# Can a surrounded group of stones with less than two eyes be alive?

Hello ! I’m a beginner at Go and I’m a little bit confused with this position.
White stones seem dead because the group doesn’t have two eyes and wherever White plays (A4 or B1), Black is able to capture the group.
However, if White decides to play elsewhere, how does Black capture the group in practice ? If Black plays in A4, White captures by playing B1 and creates a 4 living shape… If Black plays in B1, White captures by playing A4 and creates a 4 living shape in “L”… Could someone explain me ? Thank you !

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The key point to understanding is that Black can capture at their leisure, there is nothing local White can do in the mean-time. Therefor Black can simply leave it to the end of the game and kill after removing all ko threats. There are rare exceptions that involve “unremovable ko-threats”. @yebellz might be along later to provide example or explanation but I don’t think I have ever seen such a thing occur in one of my games.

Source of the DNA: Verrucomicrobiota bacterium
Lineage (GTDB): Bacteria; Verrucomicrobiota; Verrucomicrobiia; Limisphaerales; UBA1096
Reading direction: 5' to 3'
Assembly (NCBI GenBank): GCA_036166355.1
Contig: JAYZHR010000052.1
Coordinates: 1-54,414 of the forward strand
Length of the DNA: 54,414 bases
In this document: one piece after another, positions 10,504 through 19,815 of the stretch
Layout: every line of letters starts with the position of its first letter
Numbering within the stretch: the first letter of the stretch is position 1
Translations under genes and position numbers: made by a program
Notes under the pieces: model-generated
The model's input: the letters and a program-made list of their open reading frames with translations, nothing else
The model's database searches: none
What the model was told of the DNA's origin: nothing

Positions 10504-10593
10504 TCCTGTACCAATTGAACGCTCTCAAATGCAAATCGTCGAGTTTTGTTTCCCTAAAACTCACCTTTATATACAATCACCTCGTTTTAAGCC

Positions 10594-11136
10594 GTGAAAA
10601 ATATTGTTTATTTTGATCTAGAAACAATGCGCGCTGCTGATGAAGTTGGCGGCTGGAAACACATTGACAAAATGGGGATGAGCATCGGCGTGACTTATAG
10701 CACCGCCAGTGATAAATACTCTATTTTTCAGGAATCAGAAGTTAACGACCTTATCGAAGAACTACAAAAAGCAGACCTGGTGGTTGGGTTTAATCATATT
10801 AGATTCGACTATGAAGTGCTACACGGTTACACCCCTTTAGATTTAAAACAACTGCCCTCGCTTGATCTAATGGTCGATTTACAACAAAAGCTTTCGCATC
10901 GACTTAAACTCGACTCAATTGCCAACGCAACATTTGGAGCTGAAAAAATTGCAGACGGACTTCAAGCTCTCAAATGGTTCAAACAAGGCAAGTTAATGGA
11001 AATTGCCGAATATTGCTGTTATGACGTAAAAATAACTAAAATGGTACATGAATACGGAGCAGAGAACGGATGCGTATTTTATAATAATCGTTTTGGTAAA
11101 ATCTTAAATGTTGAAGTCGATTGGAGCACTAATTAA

Note: Under Japanese rules it is just counted as dead except for scenarios I’ve never seen first-hand and under Chinese rules (area scoring) the kill can be completed without altering the score if it is necessary to demonstrate to the opponent.

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From @Atorrante response I understand that the status of the 4-shape in “L” in the corner is actually not clear because Black can take the Ko and start a Ko fight…
So if White makes a threat elswhere that Black needs to answer, then White takes the Ko back, and Black needs to make an other threat elsewhere to force White to respond etc…
Am I correct ?

This particular situation you depicted happens to be quite complicated - if you are just interested in whether groups can live without two eyes, there are simpler positions which show that the answer is “yes!”.

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For instance this white group is alive.

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kind of? the trick is that black can basically eliminate all of white’s ko threats elsewhere before initiating the ko, thus effectively killing it

Of course in japanese rules this could cost points to eliminate those threats, so Japanese rules has a specific way of marking this dead without doing that

But as mentioned elsewhere, there are living groups with less than two eyes through “seki”, or “mutual life”, which is basically the concept you listed in the OP: neither side can profitably move to kill the other, the example just happened to be wrong for complex reasons

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Depending on the definition of eyes, this group is living with 2 fake eyes.